This research included trees as active beings in the process, looking for ways to give them a 'voice'. Thanks to that approach, we have been introduced to the darker chapters in the history of tree and plant populations. We were given time to enter that darkness, feel the discomfort and collective trauma, and find tools to deal with it.
When one collaborator decided to leave this research project in Spring 22, the effect was an existential crisis and discomfort amongst the remaining members of the team. As an attempt to find solutions An Mertens spoke to friends and artist colleagues. These informal conversations learned her that explosions and crises are very common in art projects dealing with decolonial theory or materials. She learned about situations in art centres, universities, musea, archives, some far away, some very nearby. These discussions helped a lot in making this page public, as a way to share references, thoughts and experiences, and as an invitation to keep working through difficult discomforting situations, so that maybe one day we can say that we have the deep collective trauma behind us.
We are very grateful for the generous documentation organised by Teaching to Transgress, a programme taking place in ERG and 2 other EU schools from 2020 till 2022. The project was a collective research and study setting out to develop insights and tools to make higher education institutions more inclusive, with an aspiration to create intersectional feminist and decolonial pedagogies with a focus on the arts. The project encountered a lot of complexities and discomfort. At the end of the trajectory two interesting things happened. They invited the decolonial cultural worker Teresa Cisneros to help to review and reflect on the process of this project from multiple perspectives. With her they explored the pain points of the project and shared the insights that they took from this experience so that others can learn from them for collaborative projects in the future. The summary is here. Laurence Rassel, director of ERG, was so generous as to share the manual that Teresa Cisneros developed for the staff of the Welcome Gallery in London, so we could learn about our blind spots and privileges.
Another important reference is the book Me and White Supremacy: Combat Racism, Change the World, and Become a Good Ancestor by Layla Saad, an East African, Arab, British, Black, Muslim woman living in Qatar. She offers an impressive 28-day process that she calls a "personal anti-racism tool" designed to teach those with white privilege how systemic racism works and how they can stop contributing to white supremacy in the world. The book began a few years ago as a 28-day Instagram challenge, evolved into a free PDF digital workbook and has now become a New York Times bestseller. Yeah!
On August 23, Manetta Berends, Christina Cochior, An Mertens and Femke Snelting met in Varia in Rotterdam, to speak about the tensions in the project and about ways we could address whiteness and privilege in collective work. We organised the meeting because what happened in the Algoliterary research was touching our many interlocking collaborations and friendships, and we wanted to take responsibility together. We spent some time thinking through what could have been different, sharing experiences within Varia and Constant with guidelines and working with buddies for example. We felt that a frame-check could have helped to detect differences in positionality in the project early on. Such a frame-check could probably be useful for many other small-sized projects as well. We also observed that it is risky when only one person is responsible for coordination. When that role is rotated, issues can be brought up without immediately becoming personal and it makes space for continuous reflection and distributed response. We ended the meeting with a commitment to keep exchanging experiences and cases, to learn and unlearn with and from each other.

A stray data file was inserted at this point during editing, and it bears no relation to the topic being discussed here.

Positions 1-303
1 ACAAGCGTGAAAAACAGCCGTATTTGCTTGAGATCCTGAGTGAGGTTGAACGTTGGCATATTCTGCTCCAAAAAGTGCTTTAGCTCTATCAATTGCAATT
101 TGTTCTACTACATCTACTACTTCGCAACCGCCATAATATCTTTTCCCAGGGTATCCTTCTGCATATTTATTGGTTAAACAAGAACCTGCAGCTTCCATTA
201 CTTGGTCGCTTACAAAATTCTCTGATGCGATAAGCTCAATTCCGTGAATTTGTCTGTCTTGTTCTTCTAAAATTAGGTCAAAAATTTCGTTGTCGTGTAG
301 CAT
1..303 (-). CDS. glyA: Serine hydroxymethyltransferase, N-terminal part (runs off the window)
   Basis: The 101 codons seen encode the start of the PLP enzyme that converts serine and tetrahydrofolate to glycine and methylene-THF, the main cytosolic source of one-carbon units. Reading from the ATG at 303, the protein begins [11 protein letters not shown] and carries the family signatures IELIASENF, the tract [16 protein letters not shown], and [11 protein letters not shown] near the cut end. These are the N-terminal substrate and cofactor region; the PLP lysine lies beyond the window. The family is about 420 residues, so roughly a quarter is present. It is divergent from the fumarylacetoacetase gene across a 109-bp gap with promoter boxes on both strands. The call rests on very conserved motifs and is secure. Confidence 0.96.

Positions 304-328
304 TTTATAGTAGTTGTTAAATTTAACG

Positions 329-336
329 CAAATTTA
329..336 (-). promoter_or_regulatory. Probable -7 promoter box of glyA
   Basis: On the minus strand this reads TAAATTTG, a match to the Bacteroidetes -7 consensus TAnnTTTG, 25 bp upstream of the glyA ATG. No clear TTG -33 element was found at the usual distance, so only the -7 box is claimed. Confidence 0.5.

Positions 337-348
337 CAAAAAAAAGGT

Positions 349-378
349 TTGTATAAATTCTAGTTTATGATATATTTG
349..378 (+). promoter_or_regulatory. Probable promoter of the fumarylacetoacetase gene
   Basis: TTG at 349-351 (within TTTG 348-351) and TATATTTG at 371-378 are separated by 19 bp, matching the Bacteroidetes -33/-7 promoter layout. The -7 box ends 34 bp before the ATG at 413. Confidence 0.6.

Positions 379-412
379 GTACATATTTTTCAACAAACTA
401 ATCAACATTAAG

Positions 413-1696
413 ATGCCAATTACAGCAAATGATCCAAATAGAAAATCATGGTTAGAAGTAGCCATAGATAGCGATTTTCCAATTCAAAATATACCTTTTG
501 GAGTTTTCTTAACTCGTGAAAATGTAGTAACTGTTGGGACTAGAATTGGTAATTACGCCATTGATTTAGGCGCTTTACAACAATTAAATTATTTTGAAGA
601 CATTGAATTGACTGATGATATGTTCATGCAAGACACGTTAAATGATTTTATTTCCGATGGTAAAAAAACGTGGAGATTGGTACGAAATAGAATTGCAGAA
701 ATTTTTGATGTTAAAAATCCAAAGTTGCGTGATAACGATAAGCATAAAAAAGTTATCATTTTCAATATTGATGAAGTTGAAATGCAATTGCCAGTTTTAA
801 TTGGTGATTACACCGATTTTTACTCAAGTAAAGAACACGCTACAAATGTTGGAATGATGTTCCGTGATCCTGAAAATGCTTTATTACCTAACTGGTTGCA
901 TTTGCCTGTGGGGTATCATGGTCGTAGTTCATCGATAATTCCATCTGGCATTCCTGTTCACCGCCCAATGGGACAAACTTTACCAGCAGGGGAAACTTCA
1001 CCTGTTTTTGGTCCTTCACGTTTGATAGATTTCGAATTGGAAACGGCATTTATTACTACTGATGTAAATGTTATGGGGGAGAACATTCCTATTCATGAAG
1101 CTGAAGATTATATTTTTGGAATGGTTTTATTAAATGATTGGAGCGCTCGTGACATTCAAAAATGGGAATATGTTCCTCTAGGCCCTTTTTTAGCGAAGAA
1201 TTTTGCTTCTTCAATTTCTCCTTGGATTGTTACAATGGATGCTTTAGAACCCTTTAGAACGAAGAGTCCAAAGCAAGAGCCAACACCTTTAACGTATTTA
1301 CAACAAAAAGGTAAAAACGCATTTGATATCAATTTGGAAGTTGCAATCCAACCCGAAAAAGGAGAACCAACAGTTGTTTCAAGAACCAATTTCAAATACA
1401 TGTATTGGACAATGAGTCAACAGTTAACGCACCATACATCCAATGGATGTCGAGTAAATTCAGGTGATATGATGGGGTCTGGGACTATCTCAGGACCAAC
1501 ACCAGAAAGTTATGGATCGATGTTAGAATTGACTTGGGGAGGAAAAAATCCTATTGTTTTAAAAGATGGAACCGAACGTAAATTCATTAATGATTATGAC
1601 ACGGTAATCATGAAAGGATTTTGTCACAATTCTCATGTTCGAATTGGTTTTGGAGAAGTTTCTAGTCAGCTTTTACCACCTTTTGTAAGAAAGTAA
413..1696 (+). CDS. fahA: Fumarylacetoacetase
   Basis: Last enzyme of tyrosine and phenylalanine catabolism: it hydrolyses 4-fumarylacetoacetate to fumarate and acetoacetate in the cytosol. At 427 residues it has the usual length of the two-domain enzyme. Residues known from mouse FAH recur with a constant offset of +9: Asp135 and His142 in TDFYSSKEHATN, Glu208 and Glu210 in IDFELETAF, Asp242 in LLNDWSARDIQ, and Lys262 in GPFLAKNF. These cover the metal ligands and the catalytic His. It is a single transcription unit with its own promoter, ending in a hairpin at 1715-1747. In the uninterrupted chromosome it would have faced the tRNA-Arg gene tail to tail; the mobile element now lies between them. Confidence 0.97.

In the residency on 'Algoliterary Publications' that took place in the fall of 2022, An Mertens changed some of the conditions for collaborating, based on the conversations and readings listed above. She adapted the Constant guidelines for collaboration and proposed to collectively read them out loud at the beginning of day 1. Each participant was assigned a buddy.
As part of this framework An also organised a sitting corner. Every day we would start and end the day there with guided meditations and intimate sharing rounds. Being in the centre of the city, this was also the space where we made our personal connections to trees. On the first day An asked every participant to present a tree that is of importance in their lives, to draw it and to describe it to each other. In the following days An would gradually guide the collaborators towards a closer connection to these trees. By the end of this first part of the residency An assigned the tree collection as the advisory board of the residency, that could be consulted with any kind of question during the rest of the days together. The two sharing moments a day in this sitting corner allowed to make place for tensions that had come up during the day, mainly related to white privilege and dominant positions. Discomfort could be shown, expressed and transformed here. The participants expressed their gratitude for this space, for the guidelines, for the care and follow-up. At the end of part 2 of the residency, they also proposed to continue the intimate space in a chatroom hosted on an independent server, where no company or institution is monitoring the conversations.
To be continued
The creation and application of these different tools are an important part of this research trajectory. And the work of unlearning and being aware of blind spots is life long. Therefore, this page might be updated with more experiences later.